I knew when I read their letters that God was telling me this was His answer. I’ll never forget that evening. I was in the kitchen washing dishes and I felt the Lord saying to me, "This is what I want you to do." I was born again. In May of 1971 I quit my job, bought an airplane ticket, and moved lock, stock and barrel to Reche Canyon. I was going totally on faith. I had no idea what I was getting into. Before I left South San Francisco, I went one last time to a Dick Keys meeting to tell them I knew what the Lord wanted me to do and was going to do it. I finally had some direction and was stepping out on faith.
I came to stay, to the amazement of everyone. We asked together as a group what I should be doing with my life. For a while I cleaned houses for people. Pris, who was a member of our group, suggested I go into hospital work as a nurse’s aide. I felt God’s hand in this. I did this for 4½ years.
In 1973 Bill Lembright and I were married by Gommel in our living room after one of our Sunday morning meetings. This was the first time two members were married since the formation of the group. We did it in obedience to the Lord and with the group as our witness.
We were running a small general store called the Hitchin Post. When the subject came up that God might want us to run a second store, I was not in favor of it. I felt we would be spread too thin to do the job. We did what we call a secret ballot, and each person wrote what they felt God wanted us to do. I said "no" but the others said "yes" so I knew that God had other things in store for us. This was in 1975 and we operated two stores until 1981, when we sold the Hitchin Post. Some of us stayed in Reche Canyon and on Sundays we would travel to Lucerne Valley to meet together. 1976 I started working full time at the Hitchin Post Market because many of the group had moved to Lucerne Valley to run a store there. In May of 1981 we sold the store and house in Reche Canyon and the group came together again in Lucerne Valley.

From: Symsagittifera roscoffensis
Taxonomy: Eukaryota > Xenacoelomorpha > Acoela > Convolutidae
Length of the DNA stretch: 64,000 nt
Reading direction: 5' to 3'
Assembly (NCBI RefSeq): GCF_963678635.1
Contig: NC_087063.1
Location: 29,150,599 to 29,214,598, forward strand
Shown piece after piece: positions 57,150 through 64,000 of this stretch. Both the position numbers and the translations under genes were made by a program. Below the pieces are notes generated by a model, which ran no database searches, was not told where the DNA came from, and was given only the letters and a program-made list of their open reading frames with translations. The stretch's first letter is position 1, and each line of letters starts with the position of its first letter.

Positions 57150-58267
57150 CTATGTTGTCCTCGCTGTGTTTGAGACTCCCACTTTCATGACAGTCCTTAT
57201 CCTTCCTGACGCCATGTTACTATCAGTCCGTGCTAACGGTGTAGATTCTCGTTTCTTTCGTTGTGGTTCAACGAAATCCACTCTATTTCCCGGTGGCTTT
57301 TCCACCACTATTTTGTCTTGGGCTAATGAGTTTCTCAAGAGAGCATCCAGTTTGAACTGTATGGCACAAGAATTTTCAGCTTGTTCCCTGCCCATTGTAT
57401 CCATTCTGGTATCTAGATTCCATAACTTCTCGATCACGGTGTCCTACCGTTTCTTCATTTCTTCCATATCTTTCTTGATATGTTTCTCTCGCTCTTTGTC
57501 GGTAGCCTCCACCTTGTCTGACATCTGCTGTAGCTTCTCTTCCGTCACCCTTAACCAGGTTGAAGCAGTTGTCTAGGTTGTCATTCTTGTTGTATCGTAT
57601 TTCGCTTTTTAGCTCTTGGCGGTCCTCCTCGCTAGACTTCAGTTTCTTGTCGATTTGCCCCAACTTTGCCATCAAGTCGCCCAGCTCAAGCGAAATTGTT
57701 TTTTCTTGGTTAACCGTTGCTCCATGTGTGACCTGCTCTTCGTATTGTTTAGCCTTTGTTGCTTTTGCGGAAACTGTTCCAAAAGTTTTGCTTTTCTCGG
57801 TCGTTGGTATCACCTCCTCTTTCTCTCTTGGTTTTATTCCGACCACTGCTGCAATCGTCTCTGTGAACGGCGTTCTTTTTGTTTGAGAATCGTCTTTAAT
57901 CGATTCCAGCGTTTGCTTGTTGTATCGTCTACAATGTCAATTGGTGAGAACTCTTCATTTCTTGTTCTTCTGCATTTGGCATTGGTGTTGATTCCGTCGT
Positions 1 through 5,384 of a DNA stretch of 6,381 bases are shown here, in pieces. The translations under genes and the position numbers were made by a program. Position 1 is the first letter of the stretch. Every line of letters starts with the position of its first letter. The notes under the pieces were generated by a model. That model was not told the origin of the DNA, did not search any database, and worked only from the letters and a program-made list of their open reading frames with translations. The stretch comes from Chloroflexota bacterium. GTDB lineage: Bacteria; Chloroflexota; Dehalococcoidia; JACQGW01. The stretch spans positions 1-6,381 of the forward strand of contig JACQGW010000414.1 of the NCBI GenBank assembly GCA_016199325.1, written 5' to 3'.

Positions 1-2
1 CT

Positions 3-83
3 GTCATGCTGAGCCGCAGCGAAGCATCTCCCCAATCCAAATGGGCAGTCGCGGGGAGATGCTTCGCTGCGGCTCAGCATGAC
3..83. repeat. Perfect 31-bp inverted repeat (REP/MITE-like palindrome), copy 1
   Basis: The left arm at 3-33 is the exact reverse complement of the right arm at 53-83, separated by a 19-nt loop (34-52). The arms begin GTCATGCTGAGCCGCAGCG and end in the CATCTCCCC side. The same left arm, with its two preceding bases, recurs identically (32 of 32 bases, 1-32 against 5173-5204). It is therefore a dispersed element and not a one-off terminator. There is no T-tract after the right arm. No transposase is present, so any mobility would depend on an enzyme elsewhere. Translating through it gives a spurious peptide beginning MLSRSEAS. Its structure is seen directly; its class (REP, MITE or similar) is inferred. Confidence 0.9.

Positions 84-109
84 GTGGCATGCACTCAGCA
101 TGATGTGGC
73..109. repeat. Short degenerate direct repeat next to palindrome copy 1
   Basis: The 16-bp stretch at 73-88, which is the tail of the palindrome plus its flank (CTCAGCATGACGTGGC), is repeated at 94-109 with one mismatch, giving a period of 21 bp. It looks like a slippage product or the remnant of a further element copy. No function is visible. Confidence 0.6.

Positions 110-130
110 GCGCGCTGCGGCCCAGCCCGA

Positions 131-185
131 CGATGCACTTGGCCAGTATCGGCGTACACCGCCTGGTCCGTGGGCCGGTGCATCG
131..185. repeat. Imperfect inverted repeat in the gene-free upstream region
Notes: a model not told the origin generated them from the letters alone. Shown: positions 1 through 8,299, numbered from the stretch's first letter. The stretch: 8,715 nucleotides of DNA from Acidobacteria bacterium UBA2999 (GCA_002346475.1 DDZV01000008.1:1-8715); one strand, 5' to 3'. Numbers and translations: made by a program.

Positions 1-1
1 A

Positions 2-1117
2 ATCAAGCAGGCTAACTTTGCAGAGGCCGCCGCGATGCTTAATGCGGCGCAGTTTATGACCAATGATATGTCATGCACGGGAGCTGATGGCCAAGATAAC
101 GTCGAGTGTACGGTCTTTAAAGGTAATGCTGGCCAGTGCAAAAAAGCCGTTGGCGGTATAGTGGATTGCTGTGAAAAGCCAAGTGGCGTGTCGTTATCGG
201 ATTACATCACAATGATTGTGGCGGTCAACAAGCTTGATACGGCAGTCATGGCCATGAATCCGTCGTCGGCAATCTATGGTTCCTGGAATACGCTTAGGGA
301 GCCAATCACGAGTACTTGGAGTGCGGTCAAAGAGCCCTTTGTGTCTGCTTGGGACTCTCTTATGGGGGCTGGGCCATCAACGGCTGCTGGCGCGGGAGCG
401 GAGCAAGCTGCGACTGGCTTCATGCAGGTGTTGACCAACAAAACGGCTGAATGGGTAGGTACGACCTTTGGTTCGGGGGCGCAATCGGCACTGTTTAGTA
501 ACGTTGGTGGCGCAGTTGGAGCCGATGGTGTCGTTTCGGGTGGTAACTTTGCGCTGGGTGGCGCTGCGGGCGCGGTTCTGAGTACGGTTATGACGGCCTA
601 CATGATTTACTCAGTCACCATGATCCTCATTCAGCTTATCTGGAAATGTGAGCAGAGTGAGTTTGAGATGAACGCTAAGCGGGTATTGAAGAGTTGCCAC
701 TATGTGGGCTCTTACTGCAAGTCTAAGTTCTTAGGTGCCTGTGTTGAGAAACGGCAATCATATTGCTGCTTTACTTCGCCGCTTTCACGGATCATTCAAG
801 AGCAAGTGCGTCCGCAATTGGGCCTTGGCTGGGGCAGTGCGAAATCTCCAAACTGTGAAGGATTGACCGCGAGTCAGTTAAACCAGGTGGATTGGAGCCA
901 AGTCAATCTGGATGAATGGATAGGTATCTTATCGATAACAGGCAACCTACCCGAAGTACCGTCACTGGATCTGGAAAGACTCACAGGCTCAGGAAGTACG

The first Lucerne Valley Market was located where the Sheriff’s station is now in the old shopping center. We grew the business from a dark dingy store to a thriving business, and eventually outgrew the building. The building owners thought if they moved us out, they could take the business back and continue with the progress. He asked us to leave and sell the business, equipment, and fixtures back to him. That was an exciting time for the group. We felt God’s hand in that. It was very clear to us that God had something else for us to do. After selling the business we didn’t know what God wanted us to do next so we spent the first few months asking God what He wanted.